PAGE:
Snakeviz also displays the table we previously discussed. You can order it as you want and even search in it.



Viztracer is also a python package to do profiling. It comes equiped with its own profiler and viewer.


Viztracer is a python package you can install as any other package with pip:

pip install viztracer

Basic usage

Viztracer comes with a really handy command line interface. You can profile any of your programs by adding “viztracer” at the begining of your command:

viztracer code.py arg1 arg2 arg3

It is worth to mention that viztracer can be used with python CLI without any issues.

The profiling will produce an output file (“result.json” by default). You can change its name by giving a -o option to viztracer:

viztracer -o my_result.json -- code.py arg1 arg2 arg3

The -- is used to delimit viztracer’s arguments and the rest of your command.

Usage in code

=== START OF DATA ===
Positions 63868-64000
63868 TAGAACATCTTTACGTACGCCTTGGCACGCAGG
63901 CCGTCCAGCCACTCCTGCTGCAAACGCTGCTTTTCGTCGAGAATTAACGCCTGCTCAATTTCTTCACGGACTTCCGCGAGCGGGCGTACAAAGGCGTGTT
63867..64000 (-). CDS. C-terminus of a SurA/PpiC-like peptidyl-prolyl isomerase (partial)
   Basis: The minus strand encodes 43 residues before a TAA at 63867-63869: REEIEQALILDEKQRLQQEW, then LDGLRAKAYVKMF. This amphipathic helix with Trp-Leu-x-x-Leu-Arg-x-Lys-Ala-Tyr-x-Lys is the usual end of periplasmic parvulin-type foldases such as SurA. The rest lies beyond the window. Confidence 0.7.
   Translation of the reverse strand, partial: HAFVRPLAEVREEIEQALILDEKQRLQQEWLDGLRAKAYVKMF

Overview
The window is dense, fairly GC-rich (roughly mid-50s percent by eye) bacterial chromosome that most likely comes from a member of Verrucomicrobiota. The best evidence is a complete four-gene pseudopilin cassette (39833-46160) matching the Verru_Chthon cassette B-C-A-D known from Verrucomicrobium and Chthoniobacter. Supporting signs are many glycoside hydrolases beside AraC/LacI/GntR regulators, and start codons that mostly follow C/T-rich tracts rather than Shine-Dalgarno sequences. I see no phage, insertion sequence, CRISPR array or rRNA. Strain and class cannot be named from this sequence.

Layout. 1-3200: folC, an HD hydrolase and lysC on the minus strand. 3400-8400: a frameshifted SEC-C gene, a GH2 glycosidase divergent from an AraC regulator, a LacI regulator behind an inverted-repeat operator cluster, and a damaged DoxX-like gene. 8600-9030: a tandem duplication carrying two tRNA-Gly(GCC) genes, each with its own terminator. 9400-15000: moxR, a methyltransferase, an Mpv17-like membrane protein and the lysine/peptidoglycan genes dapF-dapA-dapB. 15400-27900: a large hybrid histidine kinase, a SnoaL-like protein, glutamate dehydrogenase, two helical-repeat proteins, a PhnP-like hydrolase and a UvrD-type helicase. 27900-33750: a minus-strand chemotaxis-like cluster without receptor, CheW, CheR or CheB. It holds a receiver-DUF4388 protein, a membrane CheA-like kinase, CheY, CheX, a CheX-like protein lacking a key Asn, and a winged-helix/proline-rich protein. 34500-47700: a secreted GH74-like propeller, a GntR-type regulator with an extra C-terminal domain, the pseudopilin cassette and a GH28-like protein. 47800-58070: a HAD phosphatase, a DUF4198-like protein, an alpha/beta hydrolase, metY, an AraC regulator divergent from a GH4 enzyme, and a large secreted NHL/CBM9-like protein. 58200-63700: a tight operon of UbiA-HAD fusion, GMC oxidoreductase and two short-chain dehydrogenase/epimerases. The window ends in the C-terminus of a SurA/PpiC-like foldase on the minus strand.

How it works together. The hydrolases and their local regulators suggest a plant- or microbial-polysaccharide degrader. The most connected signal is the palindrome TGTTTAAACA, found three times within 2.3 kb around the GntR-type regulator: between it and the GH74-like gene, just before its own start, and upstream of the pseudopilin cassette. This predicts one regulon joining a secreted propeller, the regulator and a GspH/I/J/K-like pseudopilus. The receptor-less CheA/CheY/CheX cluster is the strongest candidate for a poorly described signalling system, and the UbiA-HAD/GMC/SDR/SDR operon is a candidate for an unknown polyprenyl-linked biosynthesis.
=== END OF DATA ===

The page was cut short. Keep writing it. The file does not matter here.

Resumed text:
Like cProfile, viztracer can be used programmatically. Here is a simple snippet:

from viztracer import VizTracer

# your code

if __name__ == "__main__":
    with VizTracer(output_file="result.json") as tracer:
        # call your code


Once the json output has been produced you can visualize it with the “vizviewer” command:

vizviewer result.json

The result will be displayed in a new browser tab:


Please note that you will have to click on “MainProcess” to see anything of interest. Additionally, for large profile, this web interface uses some javascript features that Safari doesn’t support. Chrome and Firefox on the other hand work perfectly well.


You might want to share your result without having the receiver to install vizviewer, or simply to view the result on Safari or without having to run a web server in the background. You can do so by simply giving an “html” extension to the output file of viztracer:

viztracer -o my_result.html -- code.py arg1 arg2 arg3

The resulting page is mostly similar to the vizviewer version, with roughly the same information but with a less “modern” interface.

Vizviewer interface:


Corresponding standalone:


Understanding the data

Viztracer output can be a little bit overwhelming when lots of data is generated. But the principle is very easy to grasp on little programs.